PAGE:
0 Recommendations

Is malaria getting bigger and badder?

By Sungano Mharakurwa Moderator | 21 Jul, 2017

To emphasize the need for extending the repertoire malaria intervention "weapons" as much as possible, Robert Gebelhoff argues that malaria is getting bigger and better (https://www.washingtonpost.com/news/in-theory/wp/2017/02/03/malaria-is-gettin...). The emergence of parasite resistance to antimalarial drugs and vector resistance to insecticides (see attached) certainly causes concern. Hopefully this time, unlike the 1950s, funding levels do not falter as more countries strive towards elimination.

Replies

 

Pierre Bush, PhD Moderator Replied at 11:55 AM, 28 Jul 2017

Thank you Sungano for these informative resources. Indeed, looking at the pattern in which the resistance to Artimisin Combination Therapy (ACT) by Plasmodium falciparum in the Greater Mekong Area has been growing, the identification of new drugs to back the ACTS is a fierce urgency of now. No time to waste.
Highest regards.

Maimunat Alex-Adeomi Moderator Replied at 12:33 PM, 28 Jul 2017

Thank for you highlighting this again Sungano and yes Pierre, the emerging resistance to ACTs is definitely cause for concern.

I believe other than funding and political will issues, there general sense of instability in many regions and countries of the world, add to the challenges with achieving malaria control.

Regards,
Maimunat

Sungano Mharakurwa Moderator Replied at 12:55 PM, 28 Jul 2017

Thanks Pierre. What is concerning is that according to both the Global Fund (https://www.theglobalfund.org/en/malaria/) and the World Health Organization (http://www.who.int/mediacentre/news/releases/2016/malaria-control-africa/en/), while malaria funding increased considerably between 2000 and 2010, it has since levelled off. Estimates are that current global funding levels ($2.9 billion per year) are less than half of what is required to maintain gains against the disease. With emerging vector insecticide resistance and parasite drug resistance, there may be need for an appeal to further strengthen funding levels, or else humanity may have stirred up a hornets' nest. The WHO indicates that if global targets against malaria are to be met, funding from both national and international sources must be increased substantially (http://www.who.int/mediacentre/news/releases/2016/malaria-control-africa/en/).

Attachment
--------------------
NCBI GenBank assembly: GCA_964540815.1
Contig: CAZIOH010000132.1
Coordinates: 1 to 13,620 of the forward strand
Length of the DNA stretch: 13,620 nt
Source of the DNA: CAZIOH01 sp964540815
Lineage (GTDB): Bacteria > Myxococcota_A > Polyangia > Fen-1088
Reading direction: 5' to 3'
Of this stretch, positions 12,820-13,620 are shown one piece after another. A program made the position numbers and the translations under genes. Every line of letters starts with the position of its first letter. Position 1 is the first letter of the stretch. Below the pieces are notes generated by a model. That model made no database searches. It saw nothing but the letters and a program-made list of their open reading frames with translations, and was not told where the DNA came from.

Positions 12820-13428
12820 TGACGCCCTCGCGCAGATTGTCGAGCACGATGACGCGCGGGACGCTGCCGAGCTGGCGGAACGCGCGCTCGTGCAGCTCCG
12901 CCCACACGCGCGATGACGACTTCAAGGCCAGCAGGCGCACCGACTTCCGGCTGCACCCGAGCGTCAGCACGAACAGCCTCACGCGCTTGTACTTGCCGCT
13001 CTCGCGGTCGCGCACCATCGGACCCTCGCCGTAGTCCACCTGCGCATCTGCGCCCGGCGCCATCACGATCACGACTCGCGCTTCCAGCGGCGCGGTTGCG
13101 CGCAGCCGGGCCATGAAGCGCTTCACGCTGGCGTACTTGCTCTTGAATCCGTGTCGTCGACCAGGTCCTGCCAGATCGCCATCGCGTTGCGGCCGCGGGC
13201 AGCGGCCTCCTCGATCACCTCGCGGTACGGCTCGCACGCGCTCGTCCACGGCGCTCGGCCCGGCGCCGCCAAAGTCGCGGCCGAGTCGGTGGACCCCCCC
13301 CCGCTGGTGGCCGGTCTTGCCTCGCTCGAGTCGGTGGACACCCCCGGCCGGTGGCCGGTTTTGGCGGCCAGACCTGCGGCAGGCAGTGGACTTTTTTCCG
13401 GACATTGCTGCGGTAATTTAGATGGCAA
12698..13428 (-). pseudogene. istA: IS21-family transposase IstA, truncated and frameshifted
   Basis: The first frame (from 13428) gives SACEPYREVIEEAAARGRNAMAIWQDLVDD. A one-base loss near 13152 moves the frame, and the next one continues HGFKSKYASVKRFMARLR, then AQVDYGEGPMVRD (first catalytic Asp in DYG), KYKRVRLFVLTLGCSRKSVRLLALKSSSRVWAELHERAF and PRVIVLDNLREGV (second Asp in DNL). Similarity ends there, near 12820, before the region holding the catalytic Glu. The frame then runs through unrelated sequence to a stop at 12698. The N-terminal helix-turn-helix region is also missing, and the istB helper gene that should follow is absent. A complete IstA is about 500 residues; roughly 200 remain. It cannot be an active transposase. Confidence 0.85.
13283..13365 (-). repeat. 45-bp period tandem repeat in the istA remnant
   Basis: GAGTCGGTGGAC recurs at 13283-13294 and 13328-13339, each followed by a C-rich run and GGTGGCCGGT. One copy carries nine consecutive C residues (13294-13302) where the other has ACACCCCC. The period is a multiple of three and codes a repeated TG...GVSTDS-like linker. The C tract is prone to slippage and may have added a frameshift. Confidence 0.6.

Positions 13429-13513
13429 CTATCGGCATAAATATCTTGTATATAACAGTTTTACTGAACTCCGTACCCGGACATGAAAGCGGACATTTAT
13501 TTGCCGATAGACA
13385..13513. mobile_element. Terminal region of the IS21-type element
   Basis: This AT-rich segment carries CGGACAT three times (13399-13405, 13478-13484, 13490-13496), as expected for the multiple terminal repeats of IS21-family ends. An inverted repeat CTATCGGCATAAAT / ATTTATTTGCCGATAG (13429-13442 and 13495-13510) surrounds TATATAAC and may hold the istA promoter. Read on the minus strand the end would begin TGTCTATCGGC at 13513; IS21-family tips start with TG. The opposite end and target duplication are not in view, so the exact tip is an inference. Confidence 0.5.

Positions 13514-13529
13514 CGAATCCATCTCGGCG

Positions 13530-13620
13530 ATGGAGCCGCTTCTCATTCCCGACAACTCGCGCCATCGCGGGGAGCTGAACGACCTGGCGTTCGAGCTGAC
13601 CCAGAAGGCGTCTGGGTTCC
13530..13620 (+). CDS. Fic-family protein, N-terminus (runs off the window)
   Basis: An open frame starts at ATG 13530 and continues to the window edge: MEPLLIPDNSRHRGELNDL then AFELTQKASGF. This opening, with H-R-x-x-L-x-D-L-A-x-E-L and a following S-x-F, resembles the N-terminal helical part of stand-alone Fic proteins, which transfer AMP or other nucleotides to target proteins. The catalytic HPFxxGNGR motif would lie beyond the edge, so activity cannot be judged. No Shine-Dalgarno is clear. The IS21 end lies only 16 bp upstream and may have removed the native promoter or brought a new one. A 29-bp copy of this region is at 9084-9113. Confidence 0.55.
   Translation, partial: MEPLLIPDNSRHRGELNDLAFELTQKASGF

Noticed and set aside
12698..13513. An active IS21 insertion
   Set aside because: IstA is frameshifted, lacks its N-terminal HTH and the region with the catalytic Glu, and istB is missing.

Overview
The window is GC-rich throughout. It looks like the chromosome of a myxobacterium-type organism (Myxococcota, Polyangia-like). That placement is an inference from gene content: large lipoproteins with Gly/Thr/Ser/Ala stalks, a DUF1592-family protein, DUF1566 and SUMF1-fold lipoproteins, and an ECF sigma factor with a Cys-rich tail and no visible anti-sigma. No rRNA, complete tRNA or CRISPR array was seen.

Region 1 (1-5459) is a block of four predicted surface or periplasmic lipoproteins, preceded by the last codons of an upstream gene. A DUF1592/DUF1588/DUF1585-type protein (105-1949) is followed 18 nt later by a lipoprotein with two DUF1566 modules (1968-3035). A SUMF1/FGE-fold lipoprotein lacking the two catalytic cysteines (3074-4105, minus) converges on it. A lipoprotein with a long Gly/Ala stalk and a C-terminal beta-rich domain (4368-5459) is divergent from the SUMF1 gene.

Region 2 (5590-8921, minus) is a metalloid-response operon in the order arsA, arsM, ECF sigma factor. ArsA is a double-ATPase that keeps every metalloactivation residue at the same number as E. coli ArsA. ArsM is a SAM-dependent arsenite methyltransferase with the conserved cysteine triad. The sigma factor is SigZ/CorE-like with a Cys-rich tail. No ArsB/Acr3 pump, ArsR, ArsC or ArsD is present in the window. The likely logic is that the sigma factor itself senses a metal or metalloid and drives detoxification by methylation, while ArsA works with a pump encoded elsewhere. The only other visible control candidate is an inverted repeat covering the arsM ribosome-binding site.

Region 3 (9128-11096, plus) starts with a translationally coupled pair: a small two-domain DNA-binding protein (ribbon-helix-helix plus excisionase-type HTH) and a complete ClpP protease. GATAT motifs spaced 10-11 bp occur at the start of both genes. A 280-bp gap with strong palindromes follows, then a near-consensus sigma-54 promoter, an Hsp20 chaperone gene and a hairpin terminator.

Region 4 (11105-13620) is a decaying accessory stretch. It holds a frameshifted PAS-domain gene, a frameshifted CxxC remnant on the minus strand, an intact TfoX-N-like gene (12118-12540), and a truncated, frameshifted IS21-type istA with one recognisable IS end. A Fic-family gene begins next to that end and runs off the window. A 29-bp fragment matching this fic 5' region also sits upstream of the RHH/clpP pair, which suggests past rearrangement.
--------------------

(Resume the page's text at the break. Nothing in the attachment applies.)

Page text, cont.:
NIRMAL GHIMIRE Replied at 10:24 AM, 29 Jul 2017

Is malaria treated free of cost ? Which are the countries where it's
treated free of cost?

pascal verhoeven Replied at 2:06 AM, 31 Jul 2017

Just my thoughts (for some time already)
1 quote "New antimalarial compounds will not become widely available for
several more years" unquote (White NJ et al)
2 containment of Artemisinin Resistance in pf parasite has not focussed
sufficiently on an effective implementation of *regional* drug policies to
treat confirmed cases using alternating ACTs throughout region (i.e.
alternate use of mefloquine, piperaquine, lumefrantine from one season to
the next) supported by efficacy studies and prolonged dosage schedules 6
days instead of 3 days in case of delayed parasite clearance.
3 there are still high levels of overuse of ACTs [of probable cases] in